I just run paper towel along the inside to ensure I don't cause problems in putting the cap on the end for writing. Included are 5 MBs (with limited editions) and Waterman pens. If the pen is leaky with a converter, I pull out the converter and fill it directly and then reattach, cutting down on 98% of the problem.

I guess I'm the victim of bad luck here, I fill the pens as instructed by videos and written instruction and they leak anyways.

Only the 2 Auroras haven't caused a problem.

Edited by torstar, 12 April 2010 - 15:10.


#16 Ernst Bitterman

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Posted 12 April 2010 - 15:24

I usually figure on a big name pen made after 1940 being pretty safe. Some of the Sheaffers from the '40s and '50s have cap-thread issues and are given to dropping out of the cap, but most pockets aren't so deep than they get loose and wander. I had a small and mysterious problem with a 1985ish Waterman putting ink into its cap, and some pre-1940s models have such innocent, uncomplicated feeds that they'll do funny things sometimes, but most modern models have such a convolution of ink buffering that they're no less safe than something like a Pilot rollerball pen, which is like a fountain pen a tube of ink with a hole at one end.

The main cure for leaking through barometric change is to keep the pen point up through that change. The hole has air at both ends, that way. Just remember to keep it point up when you take the cap off.
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#17 StillLifeWithBooks

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Posted 12 April 2010 - 15:37

One of my pens (CdA Ecridor Retro) is currently out for repairs after it started leaking near the nib... It never spilled any ink out of the cap, although it did make my fingers very inky!

When I took it in for repairs, they kept asking if I'd dropped it (I hadn't). What parts of a well-made pen are so vulnerable that they'd break from being accidentally dropped? I understand that they are not built to be tossed around, etc., but if they fall off a desk or something, is this always going to cause major damage?

I figure its best I find this out now, so I can become suitable paranoid if necessary! :)


ps: Can a pen be permanently damaged by flying?

#18 Feanor

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Posted 12 April 2010 - 15:59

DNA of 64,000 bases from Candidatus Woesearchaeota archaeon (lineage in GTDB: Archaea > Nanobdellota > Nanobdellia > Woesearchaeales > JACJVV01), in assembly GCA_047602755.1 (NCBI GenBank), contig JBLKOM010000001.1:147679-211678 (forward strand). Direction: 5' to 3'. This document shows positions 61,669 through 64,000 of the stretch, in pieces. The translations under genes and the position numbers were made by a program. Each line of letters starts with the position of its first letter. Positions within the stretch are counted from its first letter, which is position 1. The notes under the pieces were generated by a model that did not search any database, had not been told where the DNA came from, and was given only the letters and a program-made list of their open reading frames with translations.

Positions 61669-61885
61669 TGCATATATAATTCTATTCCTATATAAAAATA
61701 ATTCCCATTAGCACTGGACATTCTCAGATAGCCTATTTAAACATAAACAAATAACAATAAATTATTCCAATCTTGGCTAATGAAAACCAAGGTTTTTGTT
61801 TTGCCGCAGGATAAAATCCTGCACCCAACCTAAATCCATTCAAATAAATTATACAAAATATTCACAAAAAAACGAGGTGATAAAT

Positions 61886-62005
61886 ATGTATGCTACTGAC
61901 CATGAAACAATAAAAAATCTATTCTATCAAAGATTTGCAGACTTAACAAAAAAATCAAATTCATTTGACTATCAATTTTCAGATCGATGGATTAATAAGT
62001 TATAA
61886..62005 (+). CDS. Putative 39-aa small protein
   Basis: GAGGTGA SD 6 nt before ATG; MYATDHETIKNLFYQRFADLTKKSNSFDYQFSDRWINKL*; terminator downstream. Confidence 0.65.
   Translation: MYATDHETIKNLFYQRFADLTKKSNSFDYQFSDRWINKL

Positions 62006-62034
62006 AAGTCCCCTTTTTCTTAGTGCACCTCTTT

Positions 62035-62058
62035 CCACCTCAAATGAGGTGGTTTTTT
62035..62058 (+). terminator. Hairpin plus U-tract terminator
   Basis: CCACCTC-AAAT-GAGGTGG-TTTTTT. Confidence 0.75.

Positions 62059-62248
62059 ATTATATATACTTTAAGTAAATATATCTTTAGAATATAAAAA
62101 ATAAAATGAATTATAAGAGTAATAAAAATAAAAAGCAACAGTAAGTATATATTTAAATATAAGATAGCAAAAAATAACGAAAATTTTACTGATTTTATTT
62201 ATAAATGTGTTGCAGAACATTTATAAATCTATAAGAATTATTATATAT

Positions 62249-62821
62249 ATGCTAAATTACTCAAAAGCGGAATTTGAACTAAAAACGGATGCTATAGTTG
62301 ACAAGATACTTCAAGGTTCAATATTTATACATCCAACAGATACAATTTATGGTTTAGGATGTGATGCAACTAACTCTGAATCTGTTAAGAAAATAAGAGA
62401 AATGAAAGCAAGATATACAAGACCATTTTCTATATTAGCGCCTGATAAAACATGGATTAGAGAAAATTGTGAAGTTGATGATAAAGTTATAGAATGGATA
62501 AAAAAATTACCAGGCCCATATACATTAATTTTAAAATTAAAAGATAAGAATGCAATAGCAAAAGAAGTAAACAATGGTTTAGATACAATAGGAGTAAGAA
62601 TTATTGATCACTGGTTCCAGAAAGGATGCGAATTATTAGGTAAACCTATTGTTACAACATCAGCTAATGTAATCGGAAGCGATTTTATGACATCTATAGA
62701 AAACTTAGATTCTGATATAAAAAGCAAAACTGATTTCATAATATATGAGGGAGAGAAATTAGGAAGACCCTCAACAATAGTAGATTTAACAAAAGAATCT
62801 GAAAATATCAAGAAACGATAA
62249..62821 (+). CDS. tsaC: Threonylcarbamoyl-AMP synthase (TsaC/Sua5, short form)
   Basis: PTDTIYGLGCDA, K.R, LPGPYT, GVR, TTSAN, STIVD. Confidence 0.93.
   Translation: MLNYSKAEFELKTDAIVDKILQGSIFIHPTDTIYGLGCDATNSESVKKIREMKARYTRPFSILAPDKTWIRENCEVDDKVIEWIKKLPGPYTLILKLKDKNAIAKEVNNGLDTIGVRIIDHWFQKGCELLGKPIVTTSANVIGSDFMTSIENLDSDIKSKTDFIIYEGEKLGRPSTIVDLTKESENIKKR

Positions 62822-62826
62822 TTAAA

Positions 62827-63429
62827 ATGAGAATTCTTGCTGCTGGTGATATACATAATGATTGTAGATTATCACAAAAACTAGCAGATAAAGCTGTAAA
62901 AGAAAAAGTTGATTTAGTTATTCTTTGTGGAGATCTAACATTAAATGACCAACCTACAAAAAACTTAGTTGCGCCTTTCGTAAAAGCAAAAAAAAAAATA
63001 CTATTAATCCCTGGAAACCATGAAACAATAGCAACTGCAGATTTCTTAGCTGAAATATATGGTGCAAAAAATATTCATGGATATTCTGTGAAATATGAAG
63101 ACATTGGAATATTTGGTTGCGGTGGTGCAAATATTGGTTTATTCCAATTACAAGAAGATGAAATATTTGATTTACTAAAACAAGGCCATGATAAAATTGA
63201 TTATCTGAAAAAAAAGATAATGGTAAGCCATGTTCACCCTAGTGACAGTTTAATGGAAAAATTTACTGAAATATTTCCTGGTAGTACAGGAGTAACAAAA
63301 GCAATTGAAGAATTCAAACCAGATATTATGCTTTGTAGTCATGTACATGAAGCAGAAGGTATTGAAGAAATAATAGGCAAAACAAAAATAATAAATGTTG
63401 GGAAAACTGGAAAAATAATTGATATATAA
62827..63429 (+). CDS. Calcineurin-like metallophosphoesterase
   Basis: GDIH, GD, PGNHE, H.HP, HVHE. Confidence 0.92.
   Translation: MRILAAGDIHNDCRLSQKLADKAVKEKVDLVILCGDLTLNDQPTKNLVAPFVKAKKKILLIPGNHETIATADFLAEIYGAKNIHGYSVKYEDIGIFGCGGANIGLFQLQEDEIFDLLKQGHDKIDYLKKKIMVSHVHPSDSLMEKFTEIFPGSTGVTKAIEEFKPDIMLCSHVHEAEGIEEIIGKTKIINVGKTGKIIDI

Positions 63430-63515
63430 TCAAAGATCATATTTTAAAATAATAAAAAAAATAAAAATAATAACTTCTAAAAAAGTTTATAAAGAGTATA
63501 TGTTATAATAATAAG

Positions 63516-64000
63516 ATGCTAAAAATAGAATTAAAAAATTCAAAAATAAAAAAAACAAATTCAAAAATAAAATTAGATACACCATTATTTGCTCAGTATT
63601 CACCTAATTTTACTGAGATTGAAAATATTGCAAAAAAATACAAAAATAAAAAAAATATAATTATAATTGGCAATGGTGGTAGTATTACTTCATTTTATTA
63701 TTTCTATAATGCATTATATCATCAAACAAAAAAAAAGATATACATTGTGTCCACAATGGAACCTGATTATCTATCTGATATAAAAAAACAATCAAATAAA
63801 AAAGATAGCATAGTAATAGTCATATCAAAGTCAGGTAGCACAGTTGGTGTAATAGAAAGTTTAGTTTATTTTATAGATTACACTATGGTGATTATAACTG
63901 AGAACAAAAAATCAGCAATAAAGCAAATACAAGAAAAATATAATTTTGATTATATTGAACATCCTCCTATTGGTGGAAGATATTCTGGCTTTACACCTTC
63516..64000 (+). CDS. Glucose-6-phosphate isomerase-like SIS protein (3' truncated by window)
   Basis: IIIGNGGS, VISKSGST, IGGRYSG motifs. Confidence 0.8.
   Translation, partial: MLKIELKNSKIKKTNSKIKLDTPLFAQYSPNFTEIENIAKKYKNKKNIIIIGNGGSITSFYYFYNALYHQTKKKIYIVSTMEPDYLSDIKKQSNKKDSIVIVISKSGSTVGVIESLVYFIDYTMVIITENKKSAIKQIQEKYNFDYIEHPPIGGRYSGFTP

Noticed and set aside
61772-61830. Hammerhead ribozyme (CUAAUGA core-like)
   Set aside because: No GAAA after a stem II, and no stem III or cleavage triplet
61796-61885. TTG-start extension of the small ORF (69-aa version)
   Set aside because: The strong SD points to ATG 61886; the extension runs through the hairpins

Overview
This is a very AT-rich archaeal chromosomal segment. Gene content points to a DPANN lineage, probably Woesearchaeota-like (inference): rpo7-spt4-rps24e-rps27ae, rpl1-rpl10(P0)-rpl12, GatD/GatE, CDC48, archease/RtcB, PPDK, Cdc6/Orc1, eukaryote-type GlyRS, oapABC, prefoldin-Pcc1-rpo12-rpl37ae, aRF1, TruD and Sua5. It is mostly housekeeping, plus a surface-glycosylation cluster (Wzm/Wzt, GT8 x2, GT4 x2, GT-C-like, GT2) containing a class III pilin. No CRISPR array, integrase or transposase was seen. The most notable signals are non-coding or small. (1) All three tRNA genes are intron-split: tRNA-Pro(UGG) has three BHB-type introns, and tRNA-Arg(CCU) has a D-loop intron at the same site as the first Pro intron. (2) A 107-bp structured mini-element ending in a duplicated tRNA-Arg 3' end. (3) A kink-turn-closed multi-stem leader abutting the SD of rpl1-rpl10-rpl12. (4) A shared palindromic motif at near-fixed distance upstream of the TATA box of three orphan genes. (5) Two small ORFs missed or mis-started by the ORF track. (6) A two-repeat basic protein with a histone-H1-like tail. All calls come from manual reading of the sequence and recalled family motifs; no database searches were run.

If it was a problem then, why not now? Different mechanisms?

Being in western WA, I do change elevations quite a bit. My desk is at about 200 feet above sea level. I have gone to ~3000 ft and back in one day before. Not sure if that matters. . .

Scott


Not enough pressure difference to matter, unless it's an almost-empty eyedropper sitting nib-down.

My only leaks have been from pens unscrewing in my shirt pocket. As long as you keep your pens nib-up, don't use metal-on-metal screw caps, and make sure your caps are tight before putting them in your pocket, you'll be fine.

#19 Feanor

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Posted 12 April 2010 - 16:06


How big a deal is leaking? What causes it? What can be done (besides plastic pocket protectors) to prevent ruining a shirt?

Scott



My rule is if the nib touches the ink to refill, it will probably leak.

Of 12 pens in rotation, all opened from the box, 10 leak constantly into the cap, at a minimum.

I just run paper towel along the inside to ensure I don't cause problems in putting the cap on the end for writing. Included are 5 MBs (with limited editions) and Waterman pens. If the pen is leaky with a converter, I pull out the converter and fill it directly and then reattach, cutting down on 98% of the problem.

I guess I'm the victim of bad luck here, I fill the pens as instructed by videos and written instruction and they leak anyways.

Only the 2 Auroras haven't caused a problem.


Do you wipe the excess ink off the nib and feed after filling? And do you store the pens nib-up? Out of my dozen+ pens, only one will leak, and that only if I leave it nib-down after sliding the cap along the nib putting it on.